Angela’s is an unassuming seafood restaurant overlooking the harbor in Margate, on the tip of East Kent. Moments from the beach, it serves simple, local seafood and seasonal vegetable dishes. Round the corner is Dory’s, Angela’s “little sister”—an informal seafood bar. It too is known for its impeccable sourcing, minimal waste, and pared-back cooking.
“Our philosophy for both Angela’s and Dory’s is an uncomplicated one,” says co-owner Lee Coad. “We will always consider our people and our planet first, working directly with growers, fishermen. and suppliers who understand how to make the most of their produce and, at the same time, minimize the impact on our environment.” Lee has carried this philosophy through to a trio of new rooms, which now occupy the top floors of this narrow, Georgian terrace. “When designing the rooms, we put people and the planet first. But instead of fisherman, farmers, and ethical produce—this time it was designers, producers, and well-sourced materials.”
The rooms—which start from £380 for a two-night stay—are Lee’s first interiors project. “The research took a long time,” he says, “but I decided very quickly that however much I liked an item, if it didn’t fit into our ethos, it wasn’t going in. The design grew organically from there.” What were three “slightly tired” Airbnb rooms are now fresh, original seaside suites incorporating locally crafted marbled wallpaper, mycelium grown lamps, re-dyed waste wool rugs, cork floors, recycled and bio-plastic furniture, and bone china cups made using waste fish bones from the restaurant. Join us for a look:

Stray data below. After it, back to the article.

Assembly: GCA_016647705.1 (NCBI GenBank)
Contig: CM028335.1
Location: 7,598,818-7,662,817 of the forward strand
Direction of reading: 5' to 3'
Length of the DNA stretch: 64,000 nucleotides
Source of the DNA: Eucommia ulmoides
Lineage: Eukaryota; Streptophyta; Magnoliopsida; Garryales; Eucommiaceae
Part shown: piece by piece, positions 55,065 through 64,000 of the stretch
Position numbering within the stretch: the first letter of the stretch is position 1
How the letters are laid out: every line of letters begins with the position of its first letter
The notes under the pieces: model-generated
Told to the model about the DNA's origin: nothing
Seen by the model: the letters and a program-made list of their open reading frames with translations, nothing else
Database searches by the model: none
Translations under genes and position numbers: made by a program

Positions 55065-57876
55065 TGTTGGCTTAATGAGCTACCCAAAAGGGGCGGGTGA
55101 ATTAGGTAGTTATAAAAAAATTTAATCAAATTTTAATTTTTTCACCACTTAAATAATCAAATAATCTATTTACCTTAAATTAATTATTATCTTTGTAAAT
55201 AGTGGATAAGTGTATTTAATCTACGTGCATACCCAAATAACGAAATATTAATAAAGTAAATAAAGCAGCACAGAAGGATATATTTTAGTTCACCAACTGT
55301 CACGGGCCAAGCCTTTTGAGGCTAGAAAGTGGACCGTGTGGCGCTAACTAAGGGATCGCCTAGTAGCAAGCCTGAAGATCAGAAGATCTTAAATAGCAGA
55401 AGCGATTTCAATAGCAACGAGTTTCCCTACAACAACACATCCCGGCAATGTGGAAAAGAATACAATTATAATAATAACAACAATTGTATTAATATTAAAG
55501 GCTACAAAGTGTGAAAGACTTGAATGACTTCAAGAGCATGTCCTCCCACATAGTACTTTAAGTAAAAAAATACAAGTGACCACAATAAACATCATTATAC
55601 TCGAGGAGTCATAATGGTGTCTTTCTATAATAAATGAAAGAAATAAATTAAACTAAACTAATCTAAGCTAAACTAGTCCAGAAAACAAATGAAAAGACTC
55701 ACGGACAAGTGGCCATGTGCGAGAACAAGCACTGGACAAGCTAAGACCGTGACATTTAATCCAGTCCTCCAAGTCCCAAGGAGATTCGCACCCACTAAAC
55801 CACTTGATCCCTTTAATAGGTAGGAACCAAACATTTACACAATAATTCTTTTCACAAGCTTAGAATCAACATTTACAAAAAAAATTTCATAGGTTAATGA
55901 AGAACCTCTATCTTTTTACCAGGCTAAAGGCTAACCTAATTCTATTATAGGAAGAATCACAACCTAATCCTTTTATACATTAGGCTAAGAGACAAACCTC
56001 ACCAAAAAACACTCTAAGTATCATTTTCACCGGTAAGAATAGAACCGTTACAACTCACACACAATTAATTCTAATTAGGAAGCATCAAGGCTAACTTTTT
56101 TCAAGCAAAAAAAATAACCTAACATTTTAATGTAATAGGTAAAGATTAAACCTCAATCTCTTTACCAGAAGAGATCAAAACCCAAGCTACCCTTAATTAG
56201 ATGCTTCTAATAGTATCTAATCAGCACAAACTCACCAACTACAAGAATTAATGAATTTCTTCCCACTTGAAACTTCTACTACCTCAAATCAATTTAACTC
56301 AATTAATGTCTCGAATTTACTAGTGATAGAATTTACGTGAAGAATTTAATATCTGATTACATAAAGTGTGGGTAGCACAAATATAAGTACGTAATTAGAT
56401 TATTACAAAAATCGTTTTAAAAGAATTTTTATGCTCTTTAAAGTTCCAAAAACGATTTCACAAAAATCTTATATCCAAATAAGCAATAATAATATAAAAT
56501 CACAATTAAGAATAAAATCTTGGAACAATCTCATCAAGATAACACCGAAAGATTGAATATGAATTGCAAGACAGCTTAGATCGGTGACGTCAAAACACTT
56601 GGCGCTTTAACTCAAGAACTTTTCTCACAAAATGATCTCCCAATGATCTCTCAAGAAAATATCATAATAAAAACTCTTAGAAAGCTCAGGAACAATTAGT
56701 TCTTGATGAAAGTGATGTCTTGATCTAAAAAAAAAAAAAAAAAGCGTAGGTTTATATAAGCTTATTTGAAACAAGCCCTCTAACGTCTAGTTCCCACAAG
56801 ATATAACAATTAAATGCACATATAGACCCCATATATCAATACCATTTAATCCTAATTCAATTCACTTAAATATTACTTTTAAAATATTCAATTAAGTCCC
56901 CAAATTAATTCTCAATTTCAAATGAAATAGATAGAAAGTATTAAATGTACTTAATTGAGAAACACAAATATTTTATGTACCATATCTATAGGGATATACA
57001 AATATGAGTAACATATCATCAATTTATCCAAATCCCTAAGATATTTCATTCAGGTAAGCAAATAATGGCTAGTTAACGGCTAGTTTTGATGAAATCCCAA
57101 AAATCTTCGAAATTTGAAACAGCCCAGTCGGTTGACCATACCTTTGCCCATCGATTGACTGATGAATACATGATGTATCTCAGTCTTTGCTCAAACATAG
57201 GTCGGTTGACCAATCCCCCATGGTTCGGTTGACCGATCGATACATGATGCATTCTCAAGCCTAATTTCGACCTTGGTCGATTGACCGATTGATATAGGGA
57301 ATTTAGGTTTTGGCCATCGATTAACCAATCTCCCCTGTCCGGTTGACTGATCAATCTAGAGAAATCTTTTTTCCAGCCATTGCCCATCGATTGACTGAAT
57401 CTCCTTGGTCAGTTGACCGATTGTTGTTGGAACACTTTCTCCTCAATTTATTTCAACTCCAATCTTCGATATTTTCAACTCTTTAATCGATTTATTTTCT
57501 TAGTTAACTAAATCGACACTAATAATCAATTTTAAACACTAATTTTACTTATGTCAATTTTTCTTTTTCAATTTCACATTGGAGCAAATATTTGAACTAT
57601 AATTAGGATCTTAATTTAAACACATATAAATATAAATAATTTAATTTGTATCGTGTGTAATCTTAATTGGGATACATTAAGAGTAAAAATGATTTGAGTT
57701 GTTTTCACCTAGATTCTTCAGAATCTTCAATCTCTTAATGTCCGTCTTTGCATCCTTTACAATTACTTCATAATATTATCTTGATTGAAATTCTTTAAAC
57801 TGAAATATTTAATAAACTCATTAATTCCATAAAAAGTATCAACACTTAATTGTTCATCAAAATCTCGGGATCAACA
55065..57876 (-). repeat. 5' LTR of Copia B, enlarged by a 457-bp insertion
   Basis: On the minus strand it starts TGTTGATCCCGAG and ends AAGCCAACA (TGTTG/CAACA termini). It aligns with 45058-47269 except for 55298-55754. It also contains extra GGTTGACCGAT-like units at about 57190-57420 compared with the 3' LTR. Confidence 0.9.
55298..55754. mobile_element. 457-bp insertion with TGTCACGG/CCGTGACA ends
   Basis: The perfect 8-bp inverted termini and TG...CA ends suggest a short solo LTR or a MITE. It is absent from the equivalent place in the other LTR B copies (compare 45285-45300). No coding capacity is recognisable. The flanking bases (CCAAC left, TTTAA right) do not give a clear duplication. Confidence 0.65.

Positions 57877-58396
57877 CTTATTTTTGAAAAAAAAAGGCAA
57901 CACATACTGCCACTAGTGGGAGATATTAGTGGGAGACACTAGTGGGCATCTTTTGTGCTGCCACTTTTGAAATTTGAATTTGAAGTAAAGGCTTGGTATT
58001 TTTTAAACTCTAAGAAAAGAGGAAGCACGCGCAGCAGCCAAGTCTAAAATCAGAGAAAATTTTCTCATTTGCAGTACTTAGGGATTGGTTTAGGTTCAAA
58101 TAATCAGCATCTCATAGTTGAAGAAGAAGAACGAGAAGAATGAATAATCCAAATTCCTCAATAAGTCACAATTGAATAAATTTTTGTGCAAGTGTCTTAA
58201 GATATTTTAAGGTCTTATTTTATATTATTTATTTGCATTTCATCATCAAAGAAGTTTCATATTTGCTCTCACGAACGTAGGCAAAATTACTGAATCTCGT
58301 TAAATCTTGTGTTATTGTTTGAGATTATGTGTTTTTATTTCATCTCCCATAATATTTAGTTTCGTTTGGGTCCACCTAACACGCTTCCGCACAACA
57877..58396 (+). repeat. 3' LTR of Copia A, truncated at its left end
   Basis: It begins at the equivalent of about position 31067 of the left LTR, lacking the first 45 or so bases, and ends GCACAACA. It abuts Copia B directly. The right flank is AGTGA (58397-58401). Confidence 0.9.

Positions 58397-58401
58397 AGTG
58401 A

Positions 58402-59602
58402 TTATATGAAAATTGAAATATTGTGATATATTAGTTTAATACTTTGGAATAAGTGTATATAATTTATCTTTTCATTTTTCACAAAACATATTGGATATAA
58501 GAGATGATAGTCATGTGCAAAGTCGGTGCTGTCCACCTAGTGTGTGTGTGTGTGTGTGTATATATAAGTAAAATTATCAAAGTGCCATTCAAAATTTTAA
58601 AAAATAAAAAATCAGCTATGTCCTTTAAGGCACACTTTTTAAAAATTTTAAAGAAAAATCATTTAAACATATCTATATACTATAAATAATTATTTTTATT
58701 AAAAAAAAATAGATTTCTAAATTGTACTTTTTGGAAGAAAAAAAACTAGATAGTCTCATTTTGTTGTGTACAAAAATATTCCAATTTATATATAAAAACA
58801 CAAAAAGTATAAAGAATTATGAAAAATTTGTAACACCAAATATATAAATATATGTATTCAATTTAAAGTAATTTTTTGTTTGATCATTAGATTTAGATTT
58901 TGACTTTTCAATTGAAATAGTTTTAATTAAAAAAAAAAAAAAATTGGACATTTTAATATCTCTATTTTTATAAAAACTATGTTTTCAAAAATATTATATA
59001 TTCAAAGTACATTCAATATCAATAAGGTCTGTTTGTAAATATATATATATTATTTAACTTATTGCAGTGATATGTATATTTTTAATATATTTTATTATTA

Room two is wrapped entirely in marbled paper handmade by the local maker, Natascha Maksimovic: “This is the first time I have been commissioned to hang an entire room,” she explains. “Together, we chose a color palette that echoes the view outside and I suggested this abstract marble pattern, where I move and sway the paper on the water surface to really enhance the fact that these wallpapers are created with water. Although each panel is printed individually – and is therefore a unique piece – they sit alongside each other beautifully.”
In each room, Lee has openly shared his sources: “We have designed the rooms with careful thought and we wanted to share our research and knowledge with everyone. We want people to contact them and use what we have used, and, if you ever find good alternatives—to let us know. There is no point in being precious about where we get things from!”